That surfer girl made me recall a very cool woman, Holly Beck, who I saw on episode of HGTV’s “House Hunters International.” Holly, a former pro surfer, was searching for a place to launch her dream of starting a surfing school in Nicaragua, especially for women. She knows, first hand, that it can be tough as a woman on the waves. As a kid, Holly was told that surfing was for boys, so it’s a good thing she didn’t listen. She now makes it her business, literally, to inspire women to hang ten with confidence and a sense of adventure. Now the school, Surf With Amigas, is so successful that they’ve even expanded to offering retreats in El Salvador and the Philippines.  As part of their program, SWA also offers yoga, local outings, hikes, and, most importantly, a unique sense of supportive sisterhood.

If you’re not up for a trip to Nicaragua, then there are a few other awesome women-run, women-focused surf schools out there, like Surf Diva (California & Costa Rica) and Las Olas Surf Safaris (Mexico). Surf’s up, ladies!

 

LizzLoves Kangu April 4, 2013

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Think about the last time you made a donation to a charity. What motivated you to reach for your credit card? For me, I have to feel like I’m part of something, of effecting change, in very personal way. One of my new favorite charities for that type of buy-in is Kangu.

This nonprofit uses a combination of old school (i.e. Save the Children) and new school (crowdfunding) tools to support women in developing countries to have pregnancies, births and newborn babies that are safe and healthy. According to Kangu’s site, “It has been shown that 80% of maternal mortality can be avoided if a woman is given access to the basic healthcare services our partners offer.”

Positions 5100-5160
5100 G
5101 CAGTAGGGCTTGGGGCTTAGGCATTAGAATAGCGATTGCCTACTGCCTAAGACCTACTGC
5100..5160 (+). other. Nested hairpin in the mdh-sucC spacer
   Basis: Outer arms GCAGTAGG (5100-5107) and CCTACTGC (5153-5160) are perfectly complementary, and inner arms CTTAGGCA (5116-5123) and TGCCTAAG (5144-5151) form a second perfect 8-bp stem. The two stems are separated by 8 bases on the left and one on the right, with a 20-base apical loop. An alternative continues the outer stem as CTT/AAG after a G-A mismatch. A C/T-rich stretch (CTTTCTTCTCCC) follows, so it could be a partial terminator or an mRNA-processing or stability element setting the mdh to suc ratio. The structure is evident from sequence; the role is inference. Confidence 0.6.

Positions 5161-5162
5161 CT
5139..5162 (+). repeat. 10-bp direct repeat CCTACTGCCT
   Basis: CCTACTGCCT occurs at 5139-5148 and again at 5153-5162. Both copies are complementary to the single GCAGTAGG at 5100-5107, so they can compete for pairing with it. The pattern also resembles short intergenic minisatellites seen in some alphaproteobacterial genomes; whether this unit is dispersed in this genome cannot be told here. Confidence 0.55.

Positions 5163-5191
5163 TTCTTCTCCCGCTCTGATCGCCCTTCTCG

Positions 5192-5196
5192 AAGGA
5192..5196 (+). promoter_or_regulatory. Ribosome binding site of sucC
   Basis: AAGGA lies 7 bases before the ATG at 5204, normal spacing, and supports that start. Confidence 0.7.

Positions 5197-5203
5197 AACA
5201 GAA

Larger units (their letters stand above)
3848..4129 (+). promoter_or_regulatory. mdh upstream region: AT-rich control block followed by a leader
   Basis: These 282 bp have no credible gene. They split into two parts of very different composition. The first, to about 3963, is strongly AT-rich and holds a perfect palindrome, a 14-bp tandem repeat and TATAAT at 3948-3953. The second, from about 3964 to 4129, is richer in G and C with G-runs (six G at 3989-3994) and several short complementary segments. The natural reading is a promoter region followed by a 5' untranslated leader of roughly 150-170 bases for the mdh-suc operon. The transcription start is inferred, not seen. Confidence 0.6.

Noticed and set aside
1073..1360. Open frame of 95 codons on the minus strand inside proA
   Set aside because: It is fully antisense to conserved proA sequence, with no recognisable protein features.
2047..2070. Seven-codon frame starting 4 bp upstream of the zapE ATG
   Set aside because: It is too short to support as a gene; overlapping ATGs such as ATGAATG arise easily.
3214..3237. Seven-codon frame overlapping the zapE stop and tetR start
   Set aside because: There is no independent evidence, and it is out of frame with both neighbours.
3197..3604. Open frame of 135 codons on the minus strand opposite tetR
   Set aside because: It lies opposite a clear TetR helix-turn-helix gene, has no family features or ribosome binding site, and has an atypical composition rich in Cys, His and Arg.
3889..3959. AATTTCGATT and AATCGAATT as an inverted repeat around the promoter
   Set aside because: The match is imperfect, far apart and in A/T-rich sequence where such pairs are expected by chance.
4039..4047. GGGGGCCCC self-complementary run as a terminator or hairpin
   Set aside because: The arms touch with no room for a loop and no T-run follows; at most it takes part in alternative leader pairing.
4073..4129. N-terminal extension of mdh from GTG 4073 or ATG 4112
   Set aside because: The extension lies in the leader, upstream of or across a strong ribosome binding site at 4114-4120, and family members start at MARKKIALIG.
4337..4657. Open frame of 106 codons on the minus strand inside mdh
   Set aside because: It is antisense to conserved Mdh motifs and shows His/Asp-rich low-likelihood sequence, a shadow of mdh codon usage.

Founders Casey Santiago and Tricia Morente (both Columbia Business School MBAs and grads of the Masters program for International Affairs at Columbia), designed this program to allow donors to have a tangible and more intimate connection with the women they are supporting. The way it works is:

  1. You search Kangu’s collection of mothers from across the globe who need help to find the “mama” you want to fund.
  2. Once you choose her, you begin to make monthly contributions to fund her safe pregnancy by giving her quality healthcare.
  3. Your contribution ensures the chance for a safe birth for her baby